You'll be moving when the cold comes in.....be sure to line up someone to plow the driveway...unless you have your own truck.

    There are jobs to be had but dont expect high wages...$10 an hour if you have a skill. Heating that camper will cost you a small fortune in winter if you are heating with propane....
     
  6. mtman

    mtman Well-Known Member

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    would there have to be one there allready or can you put one in
     
  7. mpillow

    mpillow Well-Known Member Supporter

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    You have to refurbish an existing one.
     
  8. mtman

    mtman Well-Known Member

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    thank-you i was wondering
     
  9. VALENT

    VALENT Well-Known Member

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    Good plan, Knittingmomma. Expect hardship, expect problems but know you will make it through. The heating problem will definitely be large for your family but you can make it fine. That extra $10000 should give you'll a good chance to get started.
     
  10. Cyngbaeld

    Cyngbaeld In Remembrance Supporter

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    My DD and I spent 2 yrs in one of those camping trailers. I actually pulled the fridge out and installed a shepherd's wood stove in that spot. I lined the walls around the stove with sheetrock and covered that with aluminum foil. And I covered the inside of the camper with foil covered bubble wrap insulation. It was cramped and I can only imagine doing it with seven people! Just 2 was more than enough.

    I sure wish you the best and hope all works out for you.
     
  11. knittingmomma

    knittingmomma Simple Country Living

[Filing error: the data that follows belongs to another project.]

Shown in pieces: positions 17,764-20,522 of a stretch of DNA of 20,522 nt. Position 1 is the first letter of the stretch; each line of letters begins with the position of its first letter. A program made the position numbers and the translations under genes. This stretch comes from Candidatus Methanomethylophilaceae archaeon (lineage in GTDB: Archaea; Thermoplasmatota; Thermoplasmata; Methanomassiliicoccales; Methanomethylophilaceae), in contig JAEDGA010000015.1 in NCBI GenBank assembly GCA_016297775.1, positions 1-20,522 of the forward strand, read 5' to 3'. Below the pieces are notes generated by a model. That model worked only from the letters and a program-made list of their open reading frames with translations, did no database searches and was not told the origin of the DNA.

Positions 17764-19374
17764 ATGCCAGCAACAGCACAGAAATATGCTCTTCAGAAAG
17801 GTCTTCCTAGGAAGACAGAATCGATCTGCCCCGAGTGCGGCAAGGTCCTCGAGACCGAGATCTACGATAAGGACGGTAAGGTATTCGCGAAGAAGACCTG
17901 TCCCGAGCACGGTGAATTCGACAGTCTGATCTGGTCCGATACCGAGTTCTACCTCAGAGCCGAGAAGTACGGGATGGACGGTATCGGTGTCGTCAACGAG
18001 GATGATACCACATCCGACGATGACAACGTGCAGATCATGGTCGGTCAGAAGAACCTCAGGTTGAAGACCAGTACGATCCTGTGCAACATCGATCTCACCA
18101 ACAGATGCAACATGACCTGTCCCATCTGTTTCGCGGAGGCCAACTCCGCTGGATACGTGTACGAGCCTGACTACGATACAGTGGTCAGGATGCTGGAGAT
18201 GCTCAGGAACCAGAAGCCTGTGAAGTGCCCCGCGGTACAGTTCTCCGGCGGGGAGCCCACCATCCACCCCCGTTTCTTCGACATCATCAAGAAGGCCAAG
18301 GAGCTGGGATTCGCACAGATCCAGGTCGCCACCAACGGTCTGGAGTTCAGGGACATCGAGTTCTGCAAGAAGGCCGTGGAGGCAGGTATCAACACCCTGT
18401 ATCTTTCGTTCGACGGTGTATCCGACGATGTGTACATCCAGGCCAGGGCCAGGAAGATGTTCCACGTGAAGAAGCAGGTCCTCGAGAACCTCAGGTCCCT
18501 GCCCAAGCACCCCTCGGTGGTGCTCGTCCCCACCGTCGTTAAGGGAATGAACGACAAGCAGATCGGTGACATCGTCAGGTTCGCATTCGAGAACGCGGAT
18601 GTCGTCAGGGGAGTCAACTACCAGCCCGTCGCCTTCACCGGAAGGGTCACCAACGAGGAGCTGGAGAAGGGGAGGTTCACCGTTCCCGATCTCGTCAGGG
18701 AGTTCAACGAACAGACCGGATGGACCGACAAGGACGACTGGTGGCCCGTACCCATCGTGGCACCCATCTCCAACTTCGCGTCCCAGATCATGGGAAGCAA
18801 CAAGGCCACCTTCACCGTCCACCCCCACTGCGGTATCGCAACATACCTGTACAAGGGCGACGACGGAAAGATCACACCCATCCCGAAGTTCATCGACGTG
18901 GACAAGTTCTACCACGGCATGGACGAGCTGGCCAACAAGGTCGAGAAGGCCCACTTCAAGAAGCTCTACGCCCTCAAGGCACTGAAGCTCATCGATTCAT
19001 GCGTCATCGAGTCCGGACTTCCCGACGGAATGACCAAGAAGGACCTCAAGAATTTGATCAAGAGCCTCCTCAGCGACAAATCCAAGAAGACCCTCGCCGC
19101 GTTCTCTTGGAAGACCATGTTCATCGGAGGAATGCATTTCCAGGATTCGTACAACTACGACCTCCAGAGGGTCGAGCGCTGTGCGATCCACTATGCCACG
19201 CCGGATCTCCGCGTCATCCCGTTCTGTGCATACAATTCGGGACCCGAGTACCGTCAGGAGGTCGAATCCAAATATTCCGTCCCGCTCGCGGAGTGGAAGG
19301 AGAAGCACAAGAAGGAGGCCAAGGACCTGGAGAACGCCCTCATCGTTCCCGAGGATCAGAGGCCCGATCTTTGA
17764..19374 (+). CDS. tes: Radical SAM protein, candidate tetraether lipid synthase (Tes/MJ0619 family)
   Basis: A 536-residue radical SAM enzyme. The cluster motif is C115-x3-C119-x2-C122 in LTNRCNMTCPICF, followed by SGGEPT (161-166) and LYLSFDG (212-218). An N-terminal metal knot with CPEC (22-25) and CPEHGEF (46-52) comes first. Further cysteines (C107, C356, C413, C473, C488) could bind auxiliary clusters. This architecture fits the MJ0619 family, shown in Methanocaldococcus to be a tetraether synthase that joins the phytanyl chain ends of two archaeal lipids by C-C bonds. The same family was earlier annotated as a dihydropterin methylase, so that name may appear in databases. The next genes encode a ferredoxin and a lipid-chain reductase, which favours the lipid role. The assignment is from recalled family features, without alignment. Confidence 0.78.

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    Thanks for the encouraging responses...

    Now, we are looking first in the Unity, Clinton, Thorndike area, Second is theHarmoney area, and last is Dover - Foxcroft.

    So composting toilets and outhouses are not acceptable??

    Anyone familier with this in Maine?

    Thanks!
    WArm wishes,
    Tonya
    http://www.naturalearthfarm.com
     
  12. knittingmomma

    knittingmomma Simple Country Living

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    Actually, we will be building a cabin to live in - that will be 28' x 18' with two lofts (which we will add on to as time and money permit). We hope the cabin to be air tight by the late fall, so we won't be living in the camper except on weekends from now until the cabin is done.....

    So we will be heating with wood.

    Thanks for sharing your experiences with the trailer!

    Warm wishes,
    Tonya and Family
    http://www.naturalearthfarm.com
     
  13. mpillow

    mpillow Well-Known Member Supporter

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    Have you looked into the milrates of the towns you are looking at? I think you can find them thru state homepage. www.state.me.us

    Unity/Thorndike is good area....about 20 min. from where we are.

    Clinton is also about 20 min. away

    Dover foxcroft area is pricey and little jobs....

    Aroostook county is very cheap but no jobs.

    I'd look into a township or unorganized area for land....much cheaper taxes.

    You can use the composted toilet temp. I think but when you build they will require a septic plan (perc test) design for size of house and #of occupants.

    Palmyra is fairly cheap as I recall...but I was looking over a year ago.